UXC "record" sales hampered by costly project dramas

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UXC "record" sales hampered by costly project dramas
Cris Nicolli, UXC

UXC Limited has posted a record revenue but its profits have gone in the wrong direction, hurt by cost blow-outs and delays in major projects.

The ASX-listed IT company, which spans applications, consulting and infrastructure, grew 8.3 percent to $643.4 million in the year to 30 June 2014, the first time it has topped $600 million in its 12-year history.

However, other indicators were not so rosy, with a downward slide across earnings, pre-tax profit and net-profit after tax (NPAT).

The worst decline was in NPAT, down $6.9 million, or 31 percent, to $15.7 million: a margin of 2.4 percent.

Speaking to CRN this morning, managing director Cris Nicolli stressed that profit before tax (PBT) was a more reasonable indicator of performance. Underlying PBT, excluding the cost of acquisitions and redundancies, fell 13 percent to $25.6 million.

He said the squeeze on margins was not a result of price pressure, but due to some disastrous projects in the first half, especially its work on the Gold Coast University Hospital, as well as some SAP deployments.

"We are not saying we lost money on [the hospital] but we spent more to get it to the stage of delivery than we expected to."

He added that the margin erosion was not the result of discounting. "We have been pretty careful not to get into the race to the bottom."

The business unit most active in the problematic hospital project was its infrastructure and managed services arm, UXC Connect, and it showed in the segmented results.

UXC's infrastructure revenue – predominantly made up of UXC Connect – rose $13.6 million, 6.1 percent, to $236.4 million, but pre-tax profit was cut in half, down from $8.9 million to $4.3 million.

The good news, though, was the significant increase in annuity revenue for UXC Connect.

The division picked up five new managed services contracts in the year, bringing on the likes of Melbourne Water, Virgin Airlines and Shell, as well as re-signing all of its existing deals. Nicolli estimated the clutch of contracts could be worth up to $45 million per year. "The new ones we have are probably worth in the order of $15 million plus. The existing ones are probably considerably higher, more like double."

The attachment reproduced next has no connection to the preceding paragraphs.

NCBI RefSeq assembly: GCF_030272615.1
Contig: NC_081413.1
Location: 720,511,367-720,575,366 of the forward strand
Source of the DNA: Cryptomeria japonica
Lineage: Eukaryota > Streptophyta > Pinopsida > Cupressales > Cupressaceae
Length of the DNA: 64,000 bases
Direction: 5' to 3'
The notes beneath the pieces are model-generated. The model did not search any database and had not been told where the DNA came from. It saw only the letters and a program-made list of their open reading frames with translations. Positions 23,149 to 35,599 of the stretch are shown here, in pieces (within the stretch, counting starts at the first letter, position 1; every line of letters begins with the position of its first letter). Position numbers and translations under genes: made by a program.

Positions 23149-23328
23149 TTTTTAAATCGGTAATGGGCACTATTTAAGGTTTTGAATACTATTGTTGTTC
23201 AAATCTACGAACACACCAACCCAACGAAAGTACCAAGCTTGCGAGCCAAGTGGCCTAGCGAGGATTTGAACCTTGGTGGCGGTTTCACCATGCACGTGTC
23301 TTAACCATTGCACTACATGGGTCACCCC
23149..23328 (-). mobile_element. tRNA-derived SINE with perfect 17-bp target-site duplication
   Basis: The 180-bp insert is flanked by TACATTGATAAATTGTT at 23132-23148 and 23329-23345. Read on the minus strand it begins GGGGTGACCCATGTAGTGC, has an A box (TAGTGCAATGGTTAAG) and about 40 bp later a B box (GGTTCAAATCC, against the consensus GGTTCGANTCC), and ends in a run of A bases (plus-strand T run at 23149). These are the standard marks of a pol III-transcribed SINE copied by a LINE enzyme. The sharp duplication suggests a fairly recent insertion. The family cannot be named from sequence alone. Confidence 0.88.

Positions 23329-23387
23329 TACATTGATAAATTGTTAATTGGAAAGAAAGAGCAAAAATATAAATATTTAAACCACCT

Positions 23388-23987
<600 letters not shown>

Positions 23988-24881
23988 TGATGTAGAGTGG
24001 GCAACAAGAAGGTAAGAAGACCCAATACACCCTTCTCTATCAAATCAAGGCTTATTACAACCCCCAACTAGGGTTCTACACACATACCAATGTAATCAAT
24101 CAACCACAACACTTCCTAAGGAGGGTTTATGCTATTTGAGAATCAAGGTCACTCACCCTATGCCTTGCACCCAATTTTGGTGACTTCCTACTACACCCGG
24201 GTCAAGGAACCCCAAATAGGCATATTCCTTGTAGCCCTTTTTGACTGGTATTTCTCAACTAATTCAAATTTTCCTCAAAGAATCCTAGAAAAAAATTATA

Across the group as a whole, annuity revenue grew by 29 percent to represent 27 percent of the overall business.

Nicolli said future growth opportunities could come from combining UXC's managed services prowess with its applications skills.

In May 2014, UXC nabbed senior IBM figure Michael Visentin to head up its Application Management Services division. Visentin was previously the SAP and Oracle AMS sales lead at IBM.

Both Oracle and SAP form major components of UXC's applications business, along with Microsoft and ServiceNow. The group's overall Applications business was the strongest part of the annual results, growing revenue $41.3 million, or 14.7 percent, to $322.1 million and underlying pre-tax profit by $3.1 million, or 11.4 percent, to $30.2 million.

Mergers & acquisitions were the major drivers for UXC's growth. It acquired five companies in the financial year, splurging more than $50 million. Nicolli said that without factoring in M&A, revenue growth was essentially flat.

Its most recent two buyouts were 24-staff Oracle partner Convergence and 15-staff SAP specialist Clarity Consulting.

UXC added a bevy of new vendor partners in the year, including ServiceNow, Amazon Web Services, Apptio, Box, Right Scale, Senetas, Splunk and Tableau.

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